Saturday, January 15, 2011

"Mechanical!"—On the Road and at Home

Boyd's latest blog made me think about another kind of preparation that must happen well before the day of the Assaults—your own mechanical ability both at home and on the road.

Most of us will rightfully leave bicycle mechanical work to the professionals: your local bicycle shop. But a few mechanical skills need to be practiced at home and often because you may be confronted with them on the road. And on game day, a few mechanical skills can save your ride (FYI. . .My "best time" on the Assault from the early 1990s, that lasted until a few years ago, included TWO flats—one on Bill's hill and one at the base of Hwy 80).

First, everyone should know how to change tires, including using the typical equipment you'll use on the road (such as a CO2 cartridge instead of the floor pump). Installing a tire while making sure the tube isn't pinched or installed carelessly takes PRACTICE. Ideally, you should be able to remove and install a tire with NO tire tool—but you need to practice enough so that you can at least install the tire without a tire tool. The basic technique is using the palm of your GLOVED hands to roll the last 2-3 inches of bead into the proper seat beneath the rim lip. This takes installing many tires, and you should begin practicing well before any event.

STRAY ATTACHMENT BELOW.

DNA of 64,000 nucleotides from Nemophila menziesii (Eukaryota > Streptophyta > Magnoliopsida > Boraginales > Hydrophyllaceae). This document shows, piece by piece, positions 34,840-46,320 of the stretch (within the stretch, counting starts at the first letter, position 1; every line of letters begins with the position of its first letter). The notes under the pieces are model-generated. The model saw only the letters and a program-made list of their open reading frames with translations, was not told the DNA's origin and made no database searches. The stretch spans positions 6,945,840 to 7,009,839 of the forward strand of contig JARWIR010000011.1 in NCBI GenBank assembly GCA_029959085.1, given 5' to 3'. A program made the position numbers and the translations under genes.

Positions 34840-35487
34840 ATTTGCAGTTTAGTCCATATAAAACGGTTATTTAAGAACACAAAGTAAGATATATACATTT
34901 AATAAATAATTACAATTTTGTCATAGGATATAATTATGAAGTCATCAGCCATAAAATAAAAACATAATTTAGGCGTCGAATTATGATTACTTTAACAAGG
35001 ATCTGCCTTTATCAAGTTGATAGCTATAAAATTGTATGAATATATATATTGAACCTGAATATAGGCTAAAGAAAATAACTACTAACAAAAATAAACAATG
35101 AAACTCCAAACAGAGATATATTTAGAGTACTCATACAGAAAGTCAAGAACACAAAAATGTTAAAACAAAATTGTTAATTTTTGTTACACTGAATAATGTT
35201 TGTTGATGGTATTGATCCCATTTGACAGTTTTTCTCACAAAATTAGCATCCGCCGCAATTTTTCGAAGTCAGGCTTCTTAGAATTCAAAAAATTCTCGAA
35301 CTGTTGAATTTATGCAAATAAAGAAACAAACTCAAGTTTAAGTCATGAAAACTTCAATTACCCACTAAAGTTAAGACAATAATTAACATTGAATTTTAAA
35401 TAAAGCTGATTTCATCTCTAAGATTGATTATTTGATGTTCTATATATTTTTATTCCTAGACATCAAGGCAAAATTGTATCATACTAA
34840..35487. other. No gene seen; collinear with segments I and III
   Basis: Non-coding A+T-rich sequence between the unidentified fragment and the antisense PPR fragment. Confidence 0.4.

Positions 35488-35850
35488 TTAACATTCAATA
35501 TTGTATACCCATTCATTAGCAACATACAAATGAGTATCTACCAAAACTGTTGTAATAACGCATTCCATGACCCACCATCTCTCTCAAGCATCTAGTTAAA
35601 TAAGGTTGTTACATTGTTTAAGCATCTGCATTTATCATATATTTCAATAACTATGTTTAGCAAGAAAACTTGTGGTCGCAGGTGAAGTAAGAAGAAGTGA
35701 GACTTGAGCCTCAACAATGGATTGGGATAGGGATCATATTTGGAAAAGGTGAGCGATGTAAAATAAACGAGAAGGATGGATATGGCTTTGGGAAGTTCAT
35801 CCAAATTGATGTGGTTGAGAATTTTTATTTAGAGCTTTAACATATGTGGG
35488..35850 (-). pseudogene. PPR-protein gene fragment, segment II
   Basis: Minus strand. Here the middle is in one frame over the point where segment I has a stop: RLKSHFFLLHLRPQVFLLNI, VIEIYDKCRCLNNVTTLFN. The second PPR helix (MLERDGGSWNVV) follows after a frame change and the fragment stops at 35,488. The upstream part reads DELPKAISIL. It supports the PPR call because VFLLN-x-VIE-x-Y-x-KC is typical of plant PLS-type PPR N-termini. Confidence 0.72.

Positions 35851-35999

Practicing tire installation means little, however, if you are not properly equipped on the road. Your saddle pack should have tubes (be sure to have the right length stem if you have a unique rim depth—best strategy is always buy 48 mm - 60 mm stem lengths). Have at least one, but usually two, tire levers that are solid, wide, and have a hook for the spoke to help remove tight tires. Have 1 or 2 CO2 cartridges that match your CO2 head (I recommend a screw-on head only with threaded cartridges for less space in the bag). And have boots for ripped sidewalls.

To make boots, the next time you remove an old tire, cut 5 or 6 sections of about 1-2 inches each; then, cut off the beads so that you can use these as sidewall boots in case of a tear. Emergency boots include a folded dollar bill, an empty gel pack, and duct tape (see below).

Next, know how your drivetrain works—chains (do you use a unidirectional chain?), front and rear derailleurs (including cables), and brakes (including cables). You should have a good multi-tool in the saddle pack that has all the tools YOUR bike needs (check allen wrench sizes needed, and try to find a tool with an 8 mm allen for the bottom bracket; check screws—phillips or flathead?).

Even if your local bike shop installs and adjusts your bicycle, know what the adjusting screws and barrels on your derailleurs do (what are the results of each direction of turning) and make sure they are all workable (adjustment barrels are notorious for seizing if you don't have them lubricated and fail to turn them from time to time).

Also carry a spoke wrench (again, that is specific to YOUR wheelset), and have some knowledge of using the wrench to make a wheel rideable if you break a spoke.

A couple neat tricks that can save you on a solo ride or on event day include duct-taping a shifter cable under your saddle (the duct tape can serve as a boot) and carrying a KMC (or appropriate brand and size) quicklink for broken chains. Of course this means, you need to be sure to carry a multi-tool with a chain tool (again that is the right size for the brand and speed chain you use).

Useful guides to learning basic repair/maintenance:

Paul Thomas, EdD, Associate Professor
Furman University

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